fender A device of canvas, wood, line, cork, rubber, wicker, or plastic slung over the side of a boat/ship in position to absorb the shock of contact between vessels or between a vessel and pier.

fender board A board that is hung outboard of your vessel’s fenders. Used to protect the side of a vessel.

ferry To transport a boat, people or goods across a body of water.

fetch The unobstructed distance over which the wind blows across the surface of the water.

fitting Generic term for any part or piece of machinery or installed equipment.

fix A geographical position determined by visual reference to the surface, referencing to one or more radio navigation aids, celestial plotting, or other navigation device.

fixed light A light showing continuously and steadily, as opposed to a rhythmic light.

flash A relatively brief appearance of light, in comparison with the longest interval of darkness in the same character.

flashing light A light in which the total duration of light in each period is clearly shorter than the total duration of darkness and in which the flashes of light are all of equal duration. (Commonly used for a single-flashing light which exhibits only single flashes which are repeated at regular intervals.)

flemish (down) To coil down a line on deck in a flat, circular, tight arrangement. Useful for appearance only, since unless the twists in the line are removed it will kink when taken up or used. (see Fake Down and Coil Down).

floating aid to navigation A buoy.

flood A tidal effect caused by the rise in water level in a river, bay, or estuary immediately followed by a high tidal condition.

flood current The horizontal motion of water toward the land caused by a rising tide.

flood direction The approximate true direction toward which the flooding current flows; generally close to the reciprocal of the ebb direction.

foam crest Top of the foaming water that speeds toward the beach after the wave has broken; also known as white water.

fore Something situated at or near the front. The front part, at, toward, or near the front; as in the forward part of a vessel.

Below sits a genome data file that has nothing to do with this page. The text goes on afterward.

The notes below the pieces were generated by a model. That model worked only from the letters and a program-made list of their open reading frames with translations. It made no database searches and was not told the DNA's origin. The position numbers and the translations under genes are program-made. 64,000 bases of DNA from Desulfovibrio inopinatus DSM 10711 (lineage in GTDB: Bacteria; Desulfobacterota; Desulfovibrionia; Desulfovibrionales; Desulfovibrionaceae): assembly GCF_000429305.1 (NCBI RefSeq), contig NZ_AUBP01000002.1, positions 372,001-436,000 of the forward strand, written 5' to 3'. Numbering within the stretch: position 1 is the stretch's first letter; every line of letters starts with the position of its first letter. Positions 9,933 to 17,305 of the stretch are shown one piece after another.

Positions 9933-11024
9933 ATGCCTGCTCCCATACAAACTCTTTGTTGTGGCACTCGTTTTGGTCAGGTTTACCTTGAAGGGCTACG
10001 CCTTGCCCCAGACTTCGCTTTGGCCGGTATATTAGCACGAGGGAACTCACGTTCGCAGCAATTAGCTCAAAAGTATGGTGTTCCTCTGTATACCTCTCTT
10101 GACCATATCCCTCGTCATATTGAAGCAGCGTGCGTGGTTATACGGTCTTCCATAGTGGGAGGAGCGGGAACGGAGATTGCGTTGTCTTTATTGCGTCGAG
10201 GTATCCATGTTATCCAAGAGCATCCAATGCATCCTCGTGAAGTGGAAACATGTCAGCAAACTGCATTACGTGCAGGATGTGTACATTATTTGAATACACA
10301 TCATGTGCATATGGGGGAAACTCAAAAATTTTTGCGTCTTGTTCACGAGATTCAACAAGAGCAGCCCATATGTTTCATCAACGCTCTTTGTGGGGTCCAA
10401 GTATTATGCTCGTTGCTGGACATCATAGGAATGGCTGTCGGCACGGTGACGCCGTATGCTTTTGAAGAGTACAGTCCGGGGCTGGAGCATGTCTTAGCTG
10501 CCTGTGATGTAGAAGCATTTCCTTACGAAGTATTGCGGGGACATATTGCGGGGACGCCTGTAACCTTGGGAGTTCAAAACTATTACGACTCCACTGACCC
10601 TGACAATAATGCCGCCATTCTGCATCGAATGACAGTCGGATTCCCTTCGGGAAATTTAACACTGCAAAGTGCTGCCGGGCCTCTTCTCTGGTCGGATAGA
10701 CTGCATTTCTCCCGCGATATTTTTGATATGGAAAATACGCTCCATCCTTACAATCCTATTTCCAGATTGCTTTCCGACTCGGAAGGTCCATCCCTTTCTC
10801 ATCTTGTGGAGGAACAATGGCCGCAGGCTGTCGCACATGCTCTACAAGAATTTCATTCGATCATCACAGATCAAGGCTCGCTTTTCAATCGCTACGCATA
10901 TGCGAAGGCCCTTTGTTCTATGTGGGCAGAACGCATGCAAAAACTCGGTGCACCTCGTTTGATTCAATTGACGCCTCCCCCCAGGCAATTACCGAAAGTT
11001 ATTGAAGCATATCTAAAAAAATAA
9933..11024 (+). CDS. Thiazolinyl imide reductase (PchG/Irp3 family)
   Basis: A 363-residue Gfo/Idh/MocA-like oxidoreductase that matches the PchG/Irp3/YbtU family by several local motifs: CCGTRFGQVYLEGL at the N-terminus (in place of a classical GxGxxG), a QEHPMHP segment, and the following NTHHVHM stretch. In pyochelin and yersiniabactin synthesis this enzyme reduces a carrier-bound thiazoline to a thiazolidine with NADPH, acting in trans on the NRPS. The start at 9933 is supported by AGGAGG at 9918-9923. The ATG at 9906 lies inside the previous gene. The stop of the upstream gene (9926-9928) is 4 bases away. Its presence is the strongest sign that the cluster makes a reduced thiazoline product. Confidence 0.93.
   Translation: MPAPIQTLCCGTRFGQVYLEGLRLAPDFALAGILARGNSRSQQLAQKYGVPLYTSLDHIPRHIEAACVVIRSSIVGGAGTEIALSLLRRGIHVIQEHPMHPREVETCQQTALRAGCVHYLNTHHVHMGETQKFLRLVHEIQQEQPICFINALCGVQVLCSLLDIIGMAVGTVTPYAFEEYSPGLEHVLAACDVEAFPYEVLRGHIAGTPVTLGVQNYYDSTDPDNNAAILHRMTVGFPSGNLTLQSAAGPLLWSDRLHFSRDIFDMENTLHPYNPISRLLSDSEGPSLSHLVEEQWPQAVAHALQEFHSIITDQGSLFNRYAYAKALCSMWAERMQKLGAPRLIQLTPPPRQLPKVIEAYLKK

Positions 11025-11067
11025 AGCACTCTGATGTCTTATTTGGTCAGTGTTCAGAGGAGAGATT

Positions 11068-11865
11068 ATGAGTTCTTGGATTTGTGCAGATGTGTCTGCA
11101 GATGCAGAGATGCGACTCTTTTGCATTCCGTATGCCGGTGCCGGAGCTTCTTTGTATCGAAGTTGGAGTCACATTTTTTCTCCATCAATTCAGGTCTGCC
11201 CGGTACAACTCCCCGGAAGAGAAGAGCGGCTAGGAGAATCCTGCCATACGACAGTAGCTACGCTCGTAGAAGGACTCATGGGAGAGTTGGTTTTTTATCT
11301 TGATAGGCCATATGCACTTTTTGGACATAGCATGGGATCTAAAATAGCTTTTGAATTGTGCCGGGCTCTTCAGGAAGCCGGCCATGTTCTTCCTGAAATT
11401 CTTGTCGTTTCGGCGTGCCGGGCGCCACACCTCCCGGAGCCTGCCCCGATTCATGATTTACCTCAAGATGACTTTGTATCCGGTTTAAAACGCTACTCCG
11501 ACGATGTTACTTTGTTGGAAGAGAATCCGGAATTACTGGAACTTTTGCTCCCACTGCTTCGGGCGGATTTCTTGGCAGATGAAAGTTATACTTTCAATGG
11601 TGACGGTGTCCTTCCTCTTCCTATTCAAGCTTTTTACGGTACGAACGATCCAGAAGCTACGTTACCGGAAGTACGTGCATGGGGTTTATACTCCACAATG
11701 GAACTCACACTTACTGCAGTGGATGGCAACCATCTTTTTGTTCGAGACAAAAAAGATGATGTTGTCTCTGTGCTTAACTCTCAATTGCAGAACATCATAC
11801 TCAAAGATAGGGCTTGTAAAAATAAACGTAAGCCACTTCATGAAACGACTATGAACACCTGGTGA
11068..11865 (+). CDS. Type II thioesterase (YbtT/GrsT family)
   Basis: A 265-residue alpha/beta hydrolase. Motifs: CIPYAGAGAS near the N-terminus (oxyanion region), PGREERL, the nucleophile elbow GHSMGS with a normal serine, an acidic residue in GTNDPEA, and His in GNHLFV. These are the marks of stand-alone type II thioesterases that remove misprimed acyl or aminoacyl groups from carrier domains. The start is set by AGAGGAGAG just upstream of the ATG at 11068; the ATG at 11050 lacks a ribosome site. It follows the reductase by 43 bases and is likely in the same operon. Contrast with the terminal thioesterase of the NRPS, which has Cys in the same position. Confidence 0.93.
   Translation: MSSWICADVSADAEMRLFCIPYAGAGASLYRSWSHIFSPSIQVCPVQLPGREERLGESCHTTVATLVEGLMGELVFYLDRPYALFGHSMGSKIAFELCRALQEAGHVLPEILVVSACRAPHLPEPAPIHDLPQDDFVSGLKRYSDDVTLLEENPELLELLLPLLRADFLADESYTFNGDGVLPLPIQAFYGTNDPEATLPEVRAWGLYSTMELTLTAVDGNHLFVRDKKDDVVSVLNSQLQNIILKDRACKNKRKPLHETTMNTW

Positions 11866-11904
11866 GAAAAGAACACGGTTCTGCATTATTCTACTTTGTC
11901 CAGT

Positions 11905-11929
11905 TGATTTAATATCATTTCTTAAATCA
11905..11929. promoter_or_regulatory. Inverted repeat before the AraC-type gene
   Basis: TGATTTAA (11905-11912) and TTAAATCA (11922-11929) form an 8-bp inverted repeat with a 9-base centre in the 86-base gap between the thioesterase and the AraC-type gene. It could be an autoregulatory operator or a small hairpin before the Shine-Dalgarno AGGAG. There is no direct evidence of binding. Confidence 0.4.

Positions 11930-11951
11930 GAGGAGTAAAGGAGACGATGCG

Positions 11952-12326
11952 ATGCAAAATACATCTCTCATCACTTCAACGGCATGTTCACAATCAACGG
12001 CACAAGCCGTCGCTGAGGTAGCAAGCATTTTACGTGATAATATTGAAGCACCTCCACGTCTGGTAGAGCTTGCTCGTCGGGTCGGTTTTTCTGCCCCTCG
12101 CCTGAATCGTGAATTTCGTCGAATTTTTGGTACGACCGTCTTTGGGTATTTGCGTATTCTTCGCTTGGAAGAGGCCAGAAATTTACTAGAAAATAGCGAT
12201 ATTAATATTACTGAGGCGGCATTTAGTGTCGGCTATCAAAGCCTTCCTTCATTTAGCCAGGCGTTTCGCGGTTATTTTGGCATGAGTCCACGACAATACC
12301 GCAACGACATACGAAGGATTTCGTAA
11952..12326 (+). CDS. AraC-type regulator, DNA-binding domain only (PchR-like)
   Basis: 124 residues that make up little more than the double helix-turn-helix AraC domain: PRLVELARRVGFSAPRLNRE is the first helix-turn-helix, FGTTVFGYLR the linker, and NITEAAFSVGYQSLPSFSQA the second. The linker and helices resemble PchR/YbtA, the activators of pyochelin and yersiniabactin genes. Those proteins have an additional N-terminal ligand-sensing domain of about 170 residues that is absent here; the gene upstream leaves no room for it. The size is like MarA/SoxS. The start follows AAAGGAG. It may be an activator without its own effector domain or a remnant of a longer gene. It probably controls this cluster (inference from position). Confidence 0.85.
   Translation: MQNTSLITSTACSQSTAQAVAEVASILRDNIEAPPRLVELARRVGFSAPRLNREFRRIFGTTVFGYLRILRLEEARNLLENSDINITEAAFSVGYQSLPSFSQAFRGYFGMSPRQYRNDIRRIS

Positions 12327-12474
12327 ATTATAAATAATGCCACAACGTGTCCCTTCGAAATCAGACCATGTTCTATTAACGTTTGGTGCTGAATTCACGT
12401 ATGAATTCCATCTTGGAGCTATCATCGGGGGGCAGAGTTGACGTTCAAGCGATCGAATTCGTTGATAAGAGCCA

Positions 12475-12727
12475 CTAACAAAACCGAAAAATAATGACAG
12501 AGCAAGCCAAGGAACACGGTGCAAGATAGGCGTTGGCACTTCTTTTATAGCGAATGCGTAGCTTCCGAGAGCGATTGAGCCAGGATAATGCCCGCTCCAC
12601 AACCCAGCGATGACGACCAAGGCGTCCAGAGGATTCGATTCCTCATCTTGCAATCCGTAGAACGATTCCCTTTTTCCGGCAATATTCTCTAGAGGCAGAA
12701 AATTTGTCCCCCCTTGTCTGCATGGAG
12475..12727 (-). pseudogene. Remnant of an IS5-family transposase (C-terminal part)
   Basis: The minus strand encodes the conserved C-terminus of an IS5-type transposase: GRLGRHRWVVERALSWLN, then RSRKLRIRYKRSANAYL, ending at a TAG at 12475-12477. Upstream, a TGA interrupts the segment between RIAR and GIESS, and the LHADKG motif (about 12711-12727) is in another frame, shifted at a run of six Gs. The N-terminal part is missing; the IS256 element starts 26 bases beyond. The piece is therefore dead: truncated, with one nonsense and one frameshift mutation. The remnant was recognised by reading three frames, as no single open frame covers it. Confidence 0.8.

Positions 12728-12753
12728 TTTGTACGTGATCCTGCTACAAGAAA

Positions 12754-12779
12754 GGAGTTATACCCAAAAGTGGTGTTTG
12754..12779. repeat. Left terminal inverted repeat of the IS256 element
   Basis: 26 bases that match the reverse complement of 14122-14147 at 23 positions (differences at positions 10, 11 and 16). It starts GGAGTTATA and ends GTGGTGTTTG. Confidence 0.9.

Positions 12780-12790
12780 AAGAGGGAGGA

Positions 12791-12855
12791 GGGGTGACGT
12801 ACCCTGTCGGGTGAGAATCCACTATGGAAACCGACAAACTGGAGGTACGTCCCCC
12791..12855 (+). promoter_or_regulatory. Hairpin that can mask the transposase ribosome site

forward Towards the bow of a vessel.

foul To entangle, confuse, or obstruct. Jammed or entangled; not clear for running. Covered with barnacles, as foul bottom.

frames Any of the members of the skeletal structure of a vessel to which the exterior planking or plating is secured.

free communication with the sea Movement of water in and out of a vessel through an opening in the hull.

freeboard Distance from the weather deck to the waterline on a vessel.

furl To make up in a bundle, as in furl the sail.

Global Positioning System (GPS) A satellite-based radio navigation system that provides precise, continuous, worldwide, all-weather three-dimensional navigation for land, sea and air applications.

gong buoy A wave actuated sound signal on buoys which uses a group of saucer-shaped bells to produce different tones. Found inside harbors and on inland waterways. Sound range about one mile.

grab line A line hung along a vessels side near the waterline used for the recovery of persons in the water or to assist in the boarding of the vessel.

grommet A round attaching point, of metal or plastic, normally found on fenders, tarps, etc.

ground fog See Radiation Fog.

group-flashing light A flashing light in which a group of flashes, specified in number, is regularly repeated.

group-occulting light An occulting light in which a group of eclipses, specified in number, is regularly repeated.

gunwale Upper edge of a boat’s side. Pronounced “gun-ul.”

half hitch A hitch used for securing a line to a post; usually seen as two half hitches.

harbor Anchorage and protection for ships. A shelter or refuge.

hatch The covering, often watertight, placed over an opening on the horizontal surface of a boat/ship.

hawsepipe A through deck fitting normally found above a line locker/hold which allows for the removal of line without accessing the compartment from below deck. Normally only slightly larger in diameter than the line itself.

“heads up” A warning given before throwing a messenger, heaving, or towline to alert people to be ready for receipt of line and to avoid being hit by the object being thrown. Potential danger warning.

heading The direction in which a ship or aircraft is pointed.

heaving line Light, weighted line thrown across to a ship or pier when coming along side to act as a messenger for a mooring line. The weight is called a monkey fist.

heavy weather Heavy weather is determined to exist when seas exceed 8 feet and/or winds are greater than 30 knots.

heel Temporary leaning of a vessel to port or starboard caused by the wind and sea or by a high speed turn.

helm The apparatus by which a vessel is steered; usually a steering wheel or tiller.

high seas That body of water extending seaward of a country’s territorial sea to the territorial sea of another country.

hoist To lift. Display of signal flags at yardarm. The vertical portion of a flag alongside its staff.

hoisting cable The cable used to perform a boat/helo hoisting evolution.

holed Refers to a hole or opening in the hull of a damaged vessel.

hull The body or shell of a ship or seaplane.

hull integrity Refers to the hull’s soundness.

hypothermia A lowering of the core body temperature due to exposure of cold (water or air) resulting in a subnormal body temperature that can be dangerous or fatal. The word literally means “under heated.”

impeller A propulsion device that draws water in and forces it out through a nozzle.

in step (position) Refers to the towing boat keeping the proper position with the towed boat. For example; the proper distance in relation to sea/swell patterns so that both boats ride over the seas in the same relative position wave crest to wave crest.